41 Earlham Street,London,WC2H 9LX www.kitchen-italia.com
It’s a bit like an Italian Wagamama,’ says Al peering about the room with interest. ‘Waga mama mia in fact!’ He looks at me and sees my face twitch, ‘you’re going to use that in the review, aren’t you?’
Yes I’m not too proud to plagiarise and he’s right. The underground location and the big long tables are reminiscent of Wagamama’s no-nonsense approach. Here too is the promise of eating cheaply en masse with no frills and if there are spills, well no one is going to mind.
Jamie Barber, who owns this new branch of Kitchen Italia, and the original in Westfield, also owns Hush in Mayfair and Villandry too. He knows the London restaurant scene and this Italian Eatery is well in tune with the zeitgeist. Proper pasta, properly priced but in a cool setting. No fake Trattoria ambience, no cheap canteen, instead a space created by the same man who did Pizza East, Babington House and Tom’s Kitchen – a roll call of cool.
Jamie wanted a space that specialised not in one Italian region, but to act as a tour of The Boot. Some dishes light and lunchy, and some ‘carry me out’ heavy, and he wanted it affordable. At around £8.00 for any main dish, he’s achieved that for sure.
But has he risen above the ‘Spaghetti House’ standard? Well on the evidence of what we ate, he’s getting into in Spaghetti Mansion territory. Crispy bread sticks (deep fried pizza dough) are marvellous. They come with a spicy tomato dip or a hot anchovy sauce and apparently are a great favourite on Italian beaches and must contribute to childhood obesity in a big way. Hard to resist and harder to stop eating, while the deep fried basil leaves are delightful crisp treats that actually form a part of your five a day, well sort of.
We scoffed some rather wet parmesan and mozzarella risotto balls, which didn’t have enough mozzarella in them to create the stringy ‘telephone’ lines of this Roman favourite, but they were tasty in their own way. And filling too.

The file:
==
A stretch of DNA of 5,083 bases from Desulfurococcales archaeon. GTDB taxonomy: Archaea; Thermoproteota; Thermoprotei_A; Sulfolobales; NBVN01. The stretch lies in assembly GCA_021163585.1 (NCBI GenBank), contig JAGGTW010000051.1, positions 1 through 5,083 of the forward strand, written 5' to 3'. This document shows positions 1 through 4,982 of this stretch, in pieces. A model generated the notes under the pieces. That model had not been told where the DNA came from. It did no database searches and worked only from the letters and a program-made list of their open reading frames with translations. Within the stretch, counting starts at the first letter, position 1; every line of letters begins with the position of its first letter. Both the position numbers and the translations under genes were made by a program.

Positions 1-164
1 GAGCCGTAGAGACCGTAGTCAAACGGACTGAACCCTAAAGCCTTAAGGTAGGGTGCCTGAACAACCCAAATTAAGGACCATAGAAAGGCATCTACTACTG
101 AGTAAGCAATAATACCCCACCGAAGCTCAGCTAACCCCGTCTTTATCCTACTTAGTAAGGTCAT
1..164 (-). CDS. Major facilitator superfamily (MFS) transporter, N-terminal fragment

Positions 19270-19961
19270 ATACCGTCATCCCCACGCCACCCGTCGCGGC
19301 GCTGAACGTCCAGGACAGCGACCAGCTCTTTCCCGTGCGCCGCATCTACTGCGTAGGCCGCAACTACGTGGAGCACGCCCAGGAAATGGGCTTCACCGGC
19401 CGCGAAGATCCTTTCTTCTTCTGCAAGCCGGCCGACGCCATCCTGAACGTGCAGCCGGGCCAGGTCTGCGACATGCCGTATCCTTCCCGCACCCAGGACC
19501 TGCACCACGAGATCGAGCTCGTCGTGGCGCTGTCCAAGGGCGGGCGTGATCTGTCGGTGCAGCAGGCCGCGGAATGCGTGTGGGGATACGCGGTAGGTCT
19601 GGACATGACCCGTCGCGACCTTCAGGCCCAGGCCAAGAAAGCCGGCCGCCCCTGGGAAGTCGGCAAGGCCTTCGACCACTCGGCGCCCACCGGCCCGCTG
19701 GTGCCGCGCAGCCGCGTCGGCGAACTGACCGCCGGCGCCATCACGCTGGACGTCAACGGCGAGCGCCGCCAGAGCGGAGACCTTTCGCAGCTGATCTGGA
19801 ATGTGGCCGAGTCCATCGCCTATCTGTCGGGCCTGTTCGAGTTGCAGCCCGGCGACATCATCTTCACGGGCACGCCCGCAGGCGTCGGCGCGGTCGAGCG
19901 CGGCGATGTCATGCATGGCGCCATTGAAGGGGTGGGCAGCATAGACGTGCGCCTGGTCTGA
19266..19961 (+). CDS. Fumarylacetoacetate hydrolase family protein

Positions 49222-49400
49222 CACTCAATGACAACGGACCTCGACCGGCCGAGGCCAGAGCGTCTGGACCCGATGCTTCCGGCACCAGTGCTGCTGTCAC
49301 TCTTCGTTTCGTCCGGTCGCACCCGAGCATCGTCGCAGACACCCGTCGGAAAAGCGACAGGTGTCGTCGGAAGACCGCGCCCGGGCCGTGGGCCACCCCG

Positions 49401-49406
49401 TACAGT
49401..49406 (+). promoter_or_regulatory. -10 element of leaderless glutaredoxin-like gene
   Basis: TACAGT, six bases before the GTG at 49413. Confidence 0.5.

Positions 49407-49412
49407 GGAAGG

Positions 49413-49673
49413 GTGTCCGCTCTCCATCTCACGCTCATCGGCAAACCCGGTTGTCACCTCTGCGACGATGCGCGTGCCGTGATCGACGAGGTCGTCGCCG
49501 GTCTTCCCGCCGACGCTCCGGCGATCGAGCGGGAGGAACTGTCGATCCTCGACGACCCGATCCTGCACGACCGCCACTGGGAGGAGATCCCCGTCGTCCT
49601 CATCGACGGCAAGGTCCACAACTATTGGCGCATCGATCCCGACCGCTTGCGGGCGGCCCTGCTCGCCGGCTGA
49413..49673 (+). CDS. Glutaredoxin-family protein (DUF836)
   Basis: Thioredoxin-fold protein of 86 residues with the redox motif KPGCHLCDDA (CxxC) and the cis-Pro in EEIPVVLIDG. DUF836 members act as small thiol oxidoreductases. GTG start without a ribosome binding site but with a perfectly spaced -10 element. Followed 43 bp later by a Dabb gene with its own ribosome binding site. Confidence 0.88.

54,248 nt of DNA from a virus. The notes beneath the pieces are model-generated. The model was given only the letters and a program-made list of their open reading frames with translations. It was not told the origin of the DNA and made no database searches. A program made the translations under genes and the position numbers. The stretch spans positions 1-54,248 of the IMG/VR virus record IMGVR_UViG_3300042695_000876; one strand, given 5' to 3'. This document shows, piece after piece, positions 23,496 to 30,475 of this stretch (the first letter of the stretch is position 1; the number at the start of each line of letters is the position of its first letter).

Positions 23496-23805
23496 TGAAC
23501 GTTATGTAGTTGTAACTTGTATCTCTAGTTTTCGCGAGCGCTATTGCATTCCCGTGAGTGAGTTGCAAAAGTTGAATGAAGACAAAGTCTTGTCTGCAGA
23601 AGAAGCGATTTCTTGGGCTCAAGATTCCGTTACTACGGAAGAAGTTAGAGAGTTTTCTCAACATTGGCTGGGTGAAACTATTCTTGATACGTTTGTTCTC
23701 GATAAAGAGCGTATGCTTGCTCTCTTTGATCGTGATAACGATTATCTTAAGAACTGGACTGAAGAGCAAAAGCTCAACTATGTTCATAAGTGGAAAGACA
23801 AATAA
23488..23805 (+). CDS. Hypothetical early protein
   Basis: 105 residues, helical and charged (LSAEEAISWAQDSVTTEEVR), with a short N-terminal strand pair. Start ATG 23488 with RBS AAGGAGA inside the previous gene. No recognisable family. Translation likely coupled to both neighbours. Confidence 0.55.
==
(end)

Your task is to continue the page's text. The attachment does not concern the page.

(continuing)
From the main pasta menu I had one of my favourites, Mafaldine with spicy sausage. Malfaldine are strips of pasta that resemble lace trimmings, and the sausage meat had been slow cooked but still had the crispy caramelised bits that are so vital to the flavour. Nutmeg and fennel wafted out too and it was a real belly liner, as pasta should be, the idea being that you will enjoy your meat main course all the more when no longer ravenous. Well by the time I finished I was more in need of a lie down than a second course. It was very, very good.
Al liked his pumpkin gnocchi with sage butter – sage and pumpkin just cosy up together like Brad and Angelina – and the linguine with clams I saw go by was tempting with its heady aroma of garlic and the sea.
People not into pasta, and apparently there are some around, can have chargrilled steak, chicken or swordfish and there are salads too, not that I cared to even consider that option.
Carafes of wine are simple things but they match the pasta for price and a dessert of a lemon polenta cake was rather gorgeous, far lighter than it looked, while the chocolate ravioli with Bacio ice cream was sending some people into frenzies.
With an express pre and post theatre menu for £9.95 including some wine, all bases are covered here. It’s not the spot for a romantic dinner a deux, but for honest, flavour packed, well-priced Italian food I can’t think of anywhere that competes in London right now. Rush in and waddle out.